Women on the Yiddish Stage by Alyssa Quint, Amanda Miryem-Khaye Seigel (Editors)

Women on the Yiddish Stage by Alyssa Quint, Amanda Miryem-Khaye Seigel (Editors)

Studies in Yiddish

The integration of women into public Jewish performance (Yiddish-language theater by 1877 and Hebrew-language theater by about 1918) was a revolution in modern Jewish culture. While a great deal of seasoned Yiddish-speaking male talent preexisted theater in the form of cantors, choristers, and tavern singers, East European Jewish women had no experience participating in public Jewish performance. From the theater’s first days, women assumed positions of authority, security, and visibility in great numbers. Rapidly, by the 1890s, when the center of the Yiddish theater shifted from cities throughout Romania and the Russian Empire where it first launched in the late 1870s to cities across the globe – including London, Buenos Aires, and New York City by the turn of the century – substantial numbers of female Yiddish actors enjoyed celebrity on par with their male counterparts.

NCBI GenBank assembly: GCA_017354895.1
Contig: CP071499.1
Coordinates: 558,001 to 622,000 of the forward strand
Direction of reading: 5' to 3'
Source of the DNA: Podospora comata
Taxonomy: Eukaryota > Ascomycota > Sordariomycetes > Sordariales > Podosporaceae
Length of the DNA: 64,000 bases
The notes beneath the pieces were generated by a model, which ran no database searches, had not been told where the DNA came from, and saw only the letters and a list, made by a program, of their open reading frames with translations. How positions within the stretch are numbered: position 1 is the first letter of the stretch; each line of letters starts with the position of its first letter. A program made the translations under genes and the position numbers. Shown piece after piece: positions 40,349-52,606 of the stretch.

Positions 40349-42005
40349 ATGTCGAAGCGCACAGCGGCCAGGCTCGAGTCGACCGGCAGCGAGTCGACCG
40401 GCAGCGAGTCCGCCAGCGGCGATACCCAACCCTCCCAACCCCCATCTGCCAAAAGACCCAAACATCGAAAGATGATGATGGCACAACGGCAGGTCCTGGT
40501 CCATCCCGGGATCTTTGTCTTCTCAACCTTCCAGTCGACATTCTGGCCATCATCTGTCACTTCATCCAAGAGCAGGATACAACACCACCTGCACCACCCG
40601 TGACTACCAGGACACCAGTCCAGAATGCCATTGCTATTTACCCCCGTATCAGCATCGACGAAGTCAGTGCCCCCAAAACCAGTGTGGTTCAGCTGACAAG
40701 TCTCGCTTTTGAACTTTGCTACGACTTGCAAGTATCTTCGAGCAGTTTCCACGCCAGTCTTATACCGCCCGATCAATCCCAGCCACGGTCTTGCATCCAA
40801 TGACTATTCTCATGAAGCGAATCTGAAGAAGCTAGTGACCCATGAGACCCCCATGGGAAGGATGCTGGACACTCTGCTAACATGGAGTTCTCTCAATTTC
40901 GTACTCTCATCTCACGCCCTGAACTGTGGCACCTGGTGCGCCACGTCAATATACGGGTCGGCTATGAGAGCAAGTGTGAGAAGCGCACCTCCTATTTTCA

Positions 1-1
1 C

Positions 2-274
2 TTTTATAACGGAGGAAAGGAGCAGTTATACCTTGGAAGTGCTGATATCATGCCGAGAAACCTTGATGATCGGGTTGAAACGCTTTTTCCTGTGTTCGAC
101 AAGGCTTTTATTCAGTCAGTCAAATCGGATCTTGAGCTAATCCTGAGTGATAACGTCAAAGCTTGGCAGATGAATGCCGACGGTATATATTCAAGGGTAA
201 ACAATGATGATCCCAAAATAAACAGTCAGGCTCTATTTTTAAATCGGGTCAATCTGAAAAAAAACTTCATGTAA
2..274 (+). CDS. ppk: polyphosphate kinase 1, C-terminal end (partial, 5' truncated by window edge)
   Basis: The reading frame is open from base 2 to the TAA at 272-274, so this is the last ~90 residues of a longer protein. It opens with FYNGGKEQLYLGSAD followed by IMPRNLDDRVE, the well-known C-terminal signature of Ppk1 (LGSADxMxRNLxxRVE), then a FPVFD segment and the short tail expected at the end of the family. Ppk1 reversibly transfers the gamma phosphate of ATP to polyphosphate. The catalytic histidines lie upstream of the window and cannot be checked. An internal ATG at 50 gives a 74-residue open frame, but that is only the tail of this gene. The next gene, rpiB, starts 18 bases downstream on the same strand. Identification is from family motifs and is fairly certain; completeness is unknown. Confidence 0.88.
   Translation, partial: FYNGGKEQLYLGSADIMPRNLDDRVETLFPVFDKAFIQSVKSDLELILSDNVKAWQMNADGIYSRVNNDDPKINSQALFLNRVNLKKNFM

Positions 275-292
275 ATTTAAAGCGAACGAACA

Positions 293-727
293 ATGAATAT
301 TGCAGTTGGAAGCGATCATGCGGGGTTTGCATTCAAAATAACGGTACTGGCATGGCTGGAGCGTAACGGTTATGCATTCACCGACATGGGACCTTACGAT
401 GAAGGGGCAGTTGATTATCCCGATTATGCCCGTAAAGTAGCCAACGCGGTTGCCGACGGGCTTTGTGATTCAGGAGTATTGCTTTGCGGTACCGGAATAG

Women on the Yiddish Stage presents an array of scholarly essays that challenge the existing historical accounting of the modern Yiddish theater; highlight pioneering artists, creators, and impresarios; and map sources and methodologies of this rich area of forgotten history.

Year first published: 2023

The book's page at the publisher's site

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